• Register
Return to: Home > News > Advisory > UK tax investigations taking longer to settle

UK tax investigations taking longer to settle

HMRC’s tax investigations into large businesses are now taking more than three and a half years to settle, reaching a record 43 months in 2018/19, up 10% from 39 months in 2017/18, according to a report by law firm Pinsent Masons.

Pinsent Masons partner Jason Collins said: “Businesses need certainty to plan efficiently – putting them in legal limbo for years on end undermines that certainty.”

HMRC’s strategy for dealing with tax investigations can work against reaching a quick resolution of an inquiry. The ‘Litigation and Settlement Strategy’ (LSS), which was designed to resolve tax disputes with a consistent framework, makes it difficult for individual HMRC teams to settle disputes for less than the full amount of tax initially identified by HMRC as potentially underpaid.

Collins said: “HMRC’s inflexible approach to tax avoidance is driving delays as it frequently aims to win every point against the business. This can make it difficult to settle even the simplest disputes.  It can lead HMRC to deploy its resources inefficiently.”

Pinsent Masons says, one reason for the length in time taken to resolve disputes could be that HMRC is increasingly pursuing complex tax investigations with a cross-border element, which typically take longer to settle.

Collins added: “HMRC’s latest disclosure facility shows that HMRC is clamping down on what it views as businesses diverting profits from the UK though aggressive, out of date or erroneous transfer pricing.  It gives those businesses a window to fix the past in line with HMRC's thinking without the need for an HMRC investigation. In order to avoid being tied up for years in a dispute with HMRC many businesses may opt to take this route.

"HMRC is devoting significant resource to investigating large businesses it suspects of diverting profits from the UK and already has a number of businesses in its sights. All cross-border businesses need to check their transfer pricing policies reflect what actually happens on the ground."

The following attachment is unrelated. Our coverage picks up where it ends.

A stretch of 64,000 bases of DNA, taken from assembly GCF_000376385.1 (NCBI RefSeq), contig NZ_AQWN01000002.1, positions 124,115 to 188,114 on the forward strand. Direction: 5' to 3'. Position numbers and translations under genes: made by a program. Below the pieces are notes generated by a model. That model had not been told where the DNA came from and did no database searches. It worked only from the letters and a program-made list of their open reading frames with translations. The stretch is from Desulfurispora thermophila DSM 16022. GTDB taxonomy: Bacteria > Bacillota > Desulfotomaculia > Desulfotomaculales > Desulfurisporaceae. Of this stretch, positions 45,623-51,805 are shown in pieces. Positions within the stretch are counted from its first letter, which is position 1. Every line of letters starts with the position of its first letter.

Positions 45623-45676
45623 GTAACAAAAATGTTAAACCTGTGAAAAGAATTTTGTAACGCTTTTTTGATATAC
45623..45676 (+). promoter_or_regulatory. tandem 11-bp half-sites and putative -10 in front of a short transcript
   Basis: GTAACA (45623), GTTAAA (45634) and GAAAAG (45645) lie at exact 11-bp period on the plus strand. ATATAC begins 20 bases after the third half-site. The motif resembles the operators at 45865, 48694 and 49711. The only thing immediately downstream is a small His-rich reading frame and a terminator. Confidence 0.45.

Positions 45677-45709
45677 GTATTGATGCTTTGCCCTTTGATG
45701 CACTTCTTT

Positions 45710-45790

Top Content

    South Africa: sensing new opportunities

    It has been an interesting couple of years for the profession in South Africa. A number of high-profile scandals have brought the profession and the role of auditors into sharp public focus, brewing a distrust towards accountants and a large expectations gap. Joe Pickard reports.

    read more

    Ghana: a quest for consistency

    Ghana’s current economic profile would suggest a fertile landscape for purveyors of accounting services. But inconsistent approaches to compliance and application of standards – coupled with problems in the banking sector and consequent liquidity constraints – have created a challenging environment. Paul Golden writes.

    read more

    Drone technology: audit takes to the skies

    The movement towards a digitised era has already impacted the auditing profession in a number of ways, from blockchain to artificial intelligence. Now firms are taking to sky and using drone technology in their audits. Mishelle Thurai speaks to Big Four firms to find out more.

    read more

    SBC: a new alliance joins the market

    Jonathan Minter speaks to Paul Tutin, chair of founding firm Streets Chartered Accountants, about why the business and its European partners took the decision to launch their own association.

    read more
Privacy Policy

We have updated our privacy policy. In the latest update it explains what cookies are and how we use them on our site. To learn more about cookies and their benefits, please view our privacy policy. Please be aware that parts of this site will not function correctly if you disable cookies. By continuing to use this site, you consent to our use of cookies in accordance with our privacy policy unless you have disabled them.